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  8. I love gymnastics from the 70s, 80s, and 90s, but I also appreciate and love today's gymnastics. What I love about the earlier era of gymnastics is the purity of form and the emphasis on perfect basics, the virtuosity of the exercise, and the originality because it is different from what we see today (ex. UB, love me some belly beats!), and there was more variation in the routines as opposed to today. The best gymnasts of the earlier eras shared this exemplary execution, and I love that purity of movement. I loved compulsories because it was execution taken to the max and the simplest of moves are often the most beautiful when performed to the max. Even so, I loved many different gymnasts with different body types - I love Shush and Silivas, Boginskaya and Zmeskal. I appreciate the differences between them because they're all exceptional, and they brought their own kind of special to what they did.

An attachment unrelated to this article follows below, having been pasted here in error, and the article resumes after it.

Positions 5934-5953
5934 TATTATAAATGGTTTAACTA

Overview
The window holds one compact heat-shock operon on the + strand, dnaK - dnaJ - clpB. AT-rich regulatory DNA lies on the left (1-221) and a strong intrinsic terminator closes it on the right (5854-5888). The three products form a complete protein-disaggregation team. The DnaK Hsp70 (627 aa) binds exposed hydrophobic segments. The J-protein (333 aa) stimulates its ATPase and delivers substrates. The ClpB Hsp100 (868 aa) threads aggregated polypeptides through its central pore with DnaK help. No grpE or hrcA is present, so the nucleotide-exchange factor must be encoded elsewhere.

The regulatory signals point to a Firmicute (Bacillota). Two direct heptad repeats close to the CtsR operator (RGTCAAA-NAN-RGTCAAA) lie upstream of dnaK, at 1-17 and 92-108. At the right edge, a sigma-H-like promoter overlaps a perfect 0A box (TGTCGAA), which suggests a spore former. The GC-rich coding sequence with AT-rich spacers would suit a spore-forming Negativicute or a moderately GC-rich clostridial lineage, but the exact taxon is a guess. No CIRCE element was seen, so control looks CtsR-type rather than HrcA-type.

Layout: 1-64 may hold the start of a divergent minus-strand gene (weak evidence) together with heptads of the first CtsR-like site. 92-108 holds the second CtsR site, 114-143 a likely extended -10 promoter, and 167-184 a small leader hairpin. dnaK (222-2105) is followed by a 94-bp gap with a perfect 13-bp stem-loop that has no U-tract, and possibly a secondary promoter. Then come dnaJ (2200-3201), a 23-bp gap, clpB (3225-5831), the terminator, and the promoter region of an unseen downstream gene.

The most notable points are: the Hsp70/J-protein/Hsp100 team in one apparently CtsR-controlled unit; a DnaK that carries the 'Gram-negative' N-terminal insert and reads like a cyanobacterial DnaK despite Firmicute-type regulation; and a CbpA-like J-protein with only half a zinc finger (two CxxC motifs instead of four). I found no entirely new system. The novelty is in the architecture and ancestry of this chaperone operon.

There are definite "artistry" stans who prefer the Soviet days because of perceived balletic ideals of artistry. I prefer the earlier golden eras of gymnastics because of the focus of perfect execution with adequate difficulty. And while I can appreciate Komova's beautiful execution, she is not a favorite of mine because of how detached she seems from her routines. The only time I've actually enjoyed her on floor was in the 2012 Olympic AA. Otherwise, Grishina, Afan, Biles and Iordache any day and twice on Sunday.

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  9. Interestingly enough, considering how much you enjoy her, I find Makra to be one of those gymnasts like you exemplified with Fedorova. Lovely, clean presentation and lines, but I think she looks like she's sleepwalking through her routines, especially floor. Too bad, considering her execution is near perfect.